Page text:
Adapalene - Can You Use it for Anti-Aging? Tretinoin?

First Posted on January 25, 2024 in:acneanti-agingscience deep dive

If your goal is effective skincare, you’ll probably be pretty familiar with the world of retinoids. This family of molecules has a long, rich history of clinical testing to showcase their efficacy in treating a wide range of skin concerns from acne to anti-aging. However, choosing the right retinoid for your skin can quickly become pretty confusing. Every retinoid can come with their own quirks, target percentages, and benefits. In this guide, we’ll take a closer look at the acne superstar, adapalene, and tackle the #1 question we get about this molecule: If tretinoin can also be used to fight wrinkles, can adapalene do the same?

What is Adapalene?

Adapalene is what is considered a “third-generation retinoid”. Just like OG retinoid, tretinoin, this molecule interacts directly with your skin’s retinoid receptors, maximizing its efficacy. Unlike tretinoin, adapalene only interacts with specific types of retinoid receptors as a more acne-targeted treatment. Additionally, it’s much much more stable than tretinoin. Theoretically, adaplaene could be a superior retinoid to tretinoin.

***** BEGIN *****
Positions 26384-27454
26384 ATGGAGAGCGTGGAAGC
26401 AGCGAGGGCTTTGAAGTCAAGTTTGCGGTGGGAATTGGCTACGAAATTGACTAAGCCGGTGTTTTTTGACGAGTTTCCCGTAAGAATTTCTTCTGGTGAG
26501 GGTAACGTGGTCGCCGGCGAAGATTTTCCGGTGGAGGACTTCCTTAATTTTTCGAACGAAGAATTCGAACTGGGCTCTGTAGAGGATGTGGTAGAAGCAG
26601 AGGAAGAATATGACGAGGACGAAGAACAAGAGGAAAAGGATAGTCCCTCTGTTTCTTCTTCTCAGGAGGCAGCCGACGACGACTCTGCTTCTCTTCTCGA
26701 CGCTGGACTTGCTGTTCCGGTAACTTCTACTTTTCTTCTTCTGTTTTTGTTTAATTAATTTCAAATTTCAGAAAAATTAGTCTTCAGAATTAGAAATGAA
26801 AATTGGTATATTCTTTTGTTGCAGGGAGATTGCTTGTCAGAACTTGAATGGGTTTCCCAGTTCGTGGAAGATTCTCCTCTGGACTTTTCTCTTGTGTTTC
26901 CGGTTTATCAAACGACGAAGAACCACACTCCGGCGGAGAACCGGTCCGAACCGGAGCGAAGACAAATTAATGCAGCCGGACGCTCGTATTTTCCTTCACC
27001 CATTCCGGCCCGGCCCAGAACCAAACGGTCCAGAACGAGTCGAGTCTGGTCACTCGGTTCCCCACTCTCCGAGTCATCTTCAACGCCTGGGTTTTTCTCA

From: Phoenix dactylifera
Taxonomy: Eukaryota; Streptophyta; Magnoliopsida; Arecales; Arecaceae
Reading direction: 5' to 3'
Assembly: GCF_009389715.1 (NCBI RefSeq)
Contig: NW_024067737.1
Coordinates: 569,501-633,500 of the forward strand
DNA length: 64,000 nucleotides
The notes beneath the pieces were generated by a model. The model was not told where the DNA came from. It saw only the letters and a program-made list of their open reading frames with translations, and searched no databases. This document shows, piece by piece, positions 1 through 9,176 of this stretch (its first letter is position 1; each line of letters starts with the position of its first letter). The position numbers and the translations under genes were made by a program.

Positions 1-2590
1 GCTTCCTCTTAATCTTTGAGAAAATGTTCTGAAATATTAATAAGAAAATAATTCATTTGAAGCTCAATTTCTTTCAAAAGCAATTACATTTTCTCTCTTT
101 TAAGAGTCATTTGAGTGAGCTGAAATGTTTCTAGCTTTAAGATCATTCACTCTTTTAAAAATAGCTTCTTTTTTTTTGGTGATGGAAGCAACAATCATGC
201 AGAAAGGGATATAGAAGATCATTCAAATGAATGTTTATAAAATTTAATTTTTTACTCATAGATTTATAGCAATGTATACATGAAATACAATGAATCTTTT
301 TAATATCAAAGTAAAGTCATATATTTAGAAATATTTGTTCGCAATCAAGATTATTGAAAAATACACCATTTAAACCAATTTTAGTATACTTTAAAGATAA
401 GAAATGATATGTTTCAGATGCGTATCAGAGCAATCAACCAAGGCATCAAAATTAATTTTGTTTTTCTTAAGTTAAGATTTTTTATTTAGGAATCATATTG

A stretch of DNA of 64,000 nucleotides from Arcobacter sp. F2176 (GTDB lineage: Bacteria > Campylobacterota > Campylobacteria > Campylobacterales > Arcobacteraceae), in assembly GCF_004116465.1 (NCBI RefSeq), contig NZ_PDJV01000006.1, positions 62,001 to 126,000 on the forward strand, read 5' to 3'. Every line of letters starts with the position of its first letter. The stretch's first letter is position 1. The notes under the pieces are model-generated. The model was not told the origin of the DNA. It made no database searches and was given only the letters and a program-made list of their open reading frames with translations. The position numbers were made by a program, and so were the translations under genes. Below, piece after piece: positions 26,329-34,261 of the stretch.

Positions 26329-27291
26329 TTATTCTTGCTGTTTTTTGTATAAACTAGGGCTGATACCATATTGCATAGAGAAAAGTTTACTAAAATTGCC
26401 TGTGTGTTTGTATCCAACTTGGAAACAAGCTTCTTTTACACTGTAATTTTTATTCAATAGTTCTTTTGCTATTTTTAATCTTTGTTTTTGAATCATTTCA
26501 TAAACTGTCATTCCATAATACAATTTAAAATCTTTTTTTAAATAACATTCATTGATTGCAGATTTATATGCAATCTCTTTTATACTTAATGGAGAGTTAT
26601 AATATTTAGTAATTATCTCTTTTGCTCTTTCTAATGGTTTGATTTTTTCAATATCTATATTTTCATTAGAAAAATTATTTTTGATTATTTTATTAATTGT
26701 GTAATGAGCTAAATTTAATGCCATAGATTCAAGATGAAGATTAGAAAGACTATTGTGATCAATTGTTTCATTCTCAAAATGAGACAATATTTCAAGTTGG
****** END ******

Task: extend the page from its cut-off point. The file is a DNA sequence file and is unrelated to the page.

Adapalene is also unique in that this is the ONLY retinoid classified as an OTC (over-the-counter) acne drug that’s available to us in the US. You can get this at any drugstore at 0.1% under common brands such as Differin, Proactive, and La Roche Posay. However, if you’re looking for a heavier-hitting concentration of 0.3%, adapalene will require a prescription.

As a new age retinoid, the next obvious question would “How does it REALLY compare to tretinoin for acne? What about other retinoid benefits like anti-aging and brightening hyperpigmentation?” We took a closer look so let’s dive into the data!